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Common Water Issues

Common Water Issues

Worried about the quality of your home drinking water? Learn about some common water issues and how the proper water treatment solutions help improve your overall quality of life. Plus, for homes with well water or municipal water, SolvIt Water provides the best solution to meet your needs.

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Hard water forms from high amounts of dissolved minerals, specifically calcium and magnesium. Hard water is found in both well and city water. Additionally, hard water causes limescale that creates a white, chalky residue and soap scum. Plus, hard water makes cleaning more difficult, causes dry skin and hair, increases energy costs, shortens the life of appliances and reduces water pressure by clogging pipes.


Iron accounts for 5% of the earth’s crust and all types of water may contain it. Plus, iron in water can stain sinks, laundry or possibly form deposits that clog shower heads, filters appliances and pipes over time. Manganese also occurs naturally and frequently is found in water that contains iron. Alternatively, signs of manganese include smelly water or water that tastes metallic. Also, if you notice brown and/or black stains in your sink or on your laundry, you may have manganese.


Water with low pH is considered acidic and can cause bluish-green stains inside your toilet tank or on your fixtures. Acidity in water possibly creates damaging effects by slowly eroding away your plumbing pipes, water heater tank and eventually creating pin holes or leaks.


Hydrogen sulfide is a colorless gas that can exist naturally in groundwater. Additionally, hydrogen sulfide gives water a “musty” or “rotten egg” odor. Not only is the odor offensive, but hydrogen sulfide makes the water very corrosive to plumbing pipe and fixtures.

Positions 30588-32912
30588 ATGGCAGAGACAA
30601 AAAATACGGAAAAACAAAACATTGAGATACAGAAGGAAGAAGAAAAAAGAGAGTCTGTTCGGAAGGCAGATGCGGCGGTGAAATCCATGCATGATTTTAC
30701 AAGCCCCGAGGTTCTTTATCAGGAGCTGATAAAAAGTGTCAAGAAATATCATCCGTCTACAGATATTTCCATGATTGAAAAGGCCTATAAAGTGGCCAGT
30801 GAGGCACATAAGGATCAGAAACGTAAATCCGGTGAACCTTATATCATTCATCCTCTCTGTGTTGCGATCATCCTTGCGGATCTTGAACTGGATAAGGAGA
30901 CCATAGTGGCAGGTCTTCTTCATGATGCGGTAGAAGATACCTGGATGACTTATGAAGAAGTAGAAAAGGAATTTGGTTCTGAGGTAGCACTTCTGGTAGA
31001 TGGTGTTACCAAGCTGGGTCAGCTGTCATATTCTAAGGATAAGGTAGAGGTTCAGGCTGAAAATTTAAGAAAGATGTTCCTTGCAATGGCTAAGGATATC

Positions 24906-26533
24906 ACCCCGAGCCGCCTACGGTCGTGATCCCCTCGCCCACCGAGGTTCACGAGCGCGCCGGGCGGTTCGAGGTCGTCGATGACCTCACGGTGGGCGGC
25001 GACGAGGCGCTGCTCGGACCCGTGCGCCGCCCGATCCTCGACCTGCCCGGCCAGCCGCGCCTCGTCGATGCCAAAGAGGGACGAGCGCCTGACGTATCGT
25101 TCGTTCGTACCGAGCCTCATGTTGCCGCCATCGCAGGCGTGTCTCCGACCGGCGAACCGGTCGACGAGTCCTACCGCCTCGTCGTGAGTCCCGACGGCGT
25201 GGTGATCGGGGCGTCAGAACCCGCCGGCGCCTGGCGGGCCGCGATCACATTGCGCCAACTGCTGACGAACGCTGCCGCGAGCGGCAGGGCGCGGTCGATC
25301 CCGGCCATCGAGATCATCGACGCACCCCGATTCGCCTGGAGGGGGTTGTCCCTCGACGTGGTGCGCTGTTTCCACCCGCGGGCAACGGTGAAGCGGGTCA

Color is organic material that dissolved into solution. Color imparts bad taste, odor and causes staining of anything touched by the water. Conversely, turbidity consists of tiny particles suspended in the water. Turbidity makes water cloudy and affects the appearance of food and beverages. Additionally, similar to iron, turbidity causes stains on fixtures and discolor laundered fabrics.


Typically, sediment is found in both well or city water and yields an abrasive effect on your plumbing system. Sediment causes physical wear or erosion on pipes, fittings and fixtures. Plus, sediment in your water significantly shortens the life of your appliances by destroying valve seats, washers and other internal components.


Municipalities often use chlorine as a disinfectant in public water supplies to manage bacteria and kill other potentially harmful contaminants. Chlorine affects the taste of food and beverages and contribute to dry eyes or skin irritation.

Lead is a colorless, odorless, and tasteless metal that can go undetected in water. The EPA set the maximum contaminant level goal for lead in drinking water at zero because lead is a toxic metal that can be harmful to human health (even at low exposure levels). Lead is persistent, which means it can accumulate in the body over time. Additionally, lead can enter drinking water when service pipes containing lead corrode, which occurs due to a number of different factors. Generally, homes built before 1986 are more likely to have lead pipes, fixtures and solder. Finally, lead contamination in well water can occur as a result of chemicals, pesticides or industrial activity that contaminate the soil and ultimately the groundwater.


Arsenic occurs naturally in soil and bedrock and frequently found in private wells across the State of Connecticut. Additionally, arsenic provides no smell, taste, or color when dissolved in water, even in high concentrations. Ingesting arsenic causes short and long-term health issues. For example, long-term exposure to drinking water containing arsenic at levels higher than 10 ppb increases the chances of getting cancer. As a result, in 2001, the EPA reduced the regulatory maximum contaminant level (MCL) from 50 ppb to 10 ppb based on bladder and lung cancer risks.